TOPICS > Economy

High-risk Mortgage Foreclosures Likely to Rise

March 12, 2007 at 6:35 PM EDT
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TRANSCRIPT

GWEN IFILL: As the housing slump continues, lenders, borrowers and investors are coping with a new worry: rising mortgage defaults, especially among high-risk homebuyers with poor credit history or heavy debt.

Many of them were able to qualify for a mortgage financing in the first place only by obtaining what are known as “subprime loans.” Here’s how it works.

A homebuyer receives a loan from a subprime mortgage lender and makes payments to that lender. The lender then arranges the mortgage and, in most cases, sells it to a commercial bank or Wall Street firm. Those companies then repackage the loan with mortgage-backed securities and sell them to investors.

The tradeoff for borrowers: interest rates often 2 to 3 percentage points higher than regular mortgages. But getting the loan is easier, with low initial “teaser” rates that adjust upward over time.

As the rates rise, the loans get tougher to repay. And when homebuyers default on these loans, the original lender has to buy back the loan from the banks and Wall Street firms.

That cycle has been exacerbated in the last few months by generally rising interest rates and falling home prices that have depressed the once-booming housing market. Last year alone, subprime loans accounted for one out of every five new mortgages.

More than two dozen subprime lenders have been forced to close or sell operations. The latest casualty: New Century Financial Corporation, the nation’s second-biggest subprime mortgage lender.

New Century stopped accepting new loan applications last week and announced today that all of the lenders that have been keeping them afloat have now cut off their financing. That could push the company closer to bankruptcy.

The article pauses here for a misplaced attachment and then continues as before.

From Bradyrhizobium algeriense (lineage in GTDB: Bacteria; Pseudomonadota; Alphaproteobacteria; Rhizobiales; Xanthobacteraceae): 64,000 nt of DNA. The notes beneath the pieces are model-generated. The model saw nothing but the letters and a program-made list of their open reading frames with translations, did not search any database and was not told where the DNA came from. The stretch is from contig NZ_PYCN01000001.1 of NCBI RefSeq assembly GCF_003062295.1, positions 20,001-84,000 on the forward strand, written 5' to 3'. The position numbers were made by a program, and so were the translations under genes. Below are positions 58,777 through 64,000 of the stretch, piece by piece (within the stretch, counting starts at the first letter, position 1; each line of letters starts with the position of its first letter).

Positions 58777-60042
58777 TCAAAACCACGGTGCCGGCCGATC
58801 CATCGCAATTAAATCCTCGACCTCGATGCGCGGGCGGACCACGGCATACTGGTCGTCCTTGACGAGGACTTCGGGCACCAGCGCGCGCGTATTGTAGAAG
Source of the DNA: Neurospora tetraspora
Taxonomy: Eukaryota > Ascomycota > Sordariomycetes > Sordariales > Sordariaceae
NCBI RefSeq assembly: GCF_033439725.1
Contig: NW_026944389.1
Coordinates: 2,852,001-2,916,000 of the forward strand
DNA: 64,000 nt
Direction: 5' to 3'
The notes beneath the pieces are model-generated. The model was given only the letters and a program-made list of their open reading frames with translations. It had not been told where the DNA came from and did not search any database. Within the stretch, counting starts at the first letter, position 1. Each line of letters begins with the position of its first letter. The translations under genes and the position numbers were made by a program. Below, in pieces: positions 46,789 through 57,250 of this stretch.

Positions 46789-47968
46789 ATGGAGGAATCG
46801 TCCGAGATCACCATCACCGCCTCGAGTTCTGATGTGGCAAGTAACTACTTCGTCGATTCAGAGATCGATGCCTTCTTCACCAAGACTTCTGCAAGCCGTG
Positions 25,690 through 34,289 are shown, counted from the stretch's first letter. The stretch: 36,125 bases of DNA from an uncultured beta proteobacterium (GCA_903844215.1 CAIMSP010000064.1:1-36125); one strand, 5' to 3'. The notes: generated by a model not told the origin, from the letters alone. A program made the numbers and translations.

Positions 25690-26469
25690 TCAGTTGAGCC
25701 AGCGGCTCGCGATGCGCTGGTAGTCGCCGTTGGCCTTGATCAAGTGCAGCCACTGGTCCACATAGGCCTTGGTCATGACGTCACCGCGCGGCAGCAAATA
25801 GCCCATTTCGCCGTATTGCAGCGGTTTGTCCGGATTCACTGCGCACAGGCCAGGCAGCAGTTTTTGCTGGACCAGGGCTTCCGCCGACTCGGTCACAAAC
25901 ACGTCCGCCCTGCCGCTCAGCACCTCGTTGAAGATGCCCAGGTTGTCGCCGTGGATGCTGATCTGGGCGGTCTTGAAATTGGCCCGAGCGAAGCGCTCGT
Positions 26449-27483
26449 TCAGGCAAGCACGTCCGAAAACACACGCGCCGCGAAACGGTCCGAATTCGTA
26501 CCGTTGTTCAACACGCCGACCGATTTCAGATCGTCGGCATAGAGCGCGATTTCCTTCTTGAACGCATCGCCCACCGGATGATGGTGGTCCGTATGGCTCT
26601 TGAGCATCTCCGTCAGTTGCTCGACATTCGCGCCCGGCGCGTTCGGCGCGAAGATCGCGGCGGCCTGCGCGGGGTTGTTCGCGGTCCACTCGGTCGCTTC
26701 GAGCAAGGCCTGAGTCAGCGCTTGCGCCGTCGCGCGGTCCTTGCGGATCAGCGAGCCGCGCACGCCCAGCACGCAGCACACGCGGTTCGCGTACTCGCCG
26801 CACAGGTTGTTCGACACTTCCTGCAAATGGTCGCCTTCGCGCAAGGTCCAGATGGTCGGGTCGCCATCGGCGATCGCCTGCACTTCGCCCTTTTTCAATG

The numbers game

Mark Zandi
Moody's Economy.com
It's a combination of things that came together to create this problem. Many of the borrowers who got loans in the last couple of years probably shouldn't have gotten them. They were very poor credits, and that's clear now.

GWEN IFILL: Now, more about these loans and why they've become so problematic. For that, we're joined by Mark Zandi, chief economist at Moody's Economy.com. His firm provides economic data to a number of mortgage lenders. And Josh Rosner, managing director at Graham Fisher and Company, an independent investment research firm in New York.

Mark Zandi, how much of this market is subprime, of the mortgage market, are we talking about here?

MARK ZANDI, Chief Economist, Moody's Economy: Well, about 20 percent of origination volume in the last year was subprime, and about 15 percent of all mortgage debt outstanding is subprime. But the problems extend beyond that to so-called Alternative A loans and interest-only option ARMs.

If you include all of these so-called exotic mortgage loans, they accounted for about 40 percent of originations last year and account for about 20 percent of mortgage debt outstanding.

GWEN IFILL: And, Josh Rosner, as we're talking about the number of defaults and the number of delinquencies, what numbers are we talking about there?

JOSH ROSNER, Graham Fisher and Company: Well, it's unclear. I mean, part of the problem is that these mortgages were originated with very little empirical data, with very little historic data of these borrowers. So it's hard to estimate where it's going to. And the subprime, it could end up as high as 20 percent.

GWEN IFILL: So when, for instance, someone comes to someone who might have a spotty credit history and says, "We can get you in a house, no money down," that's the sort of thing which is leading to what we're seeing today?

JOSH ROSNER: Absolutely, and I think that it's important to remember that, through almost all of American history, homebuyers were expected to have a considerable amount of money to put down on a home. And that was generally there to give the lender comfort that that buyer had enough of an economic interest not just to walk away with it, from the asset. That's changed over the cycle materially.

GWEN IFILL: Used to be like 20 percent, and now you don't even need a fraction of that, I guess.

JOSH ROSNER: Exactly.

GWEN IFILL: So let's talk, Mark Zandi, a little bit about what the gamble was here. Presumably this gamble was supposed to pay off when the market was booming, but when the market began to soften, the deal was off.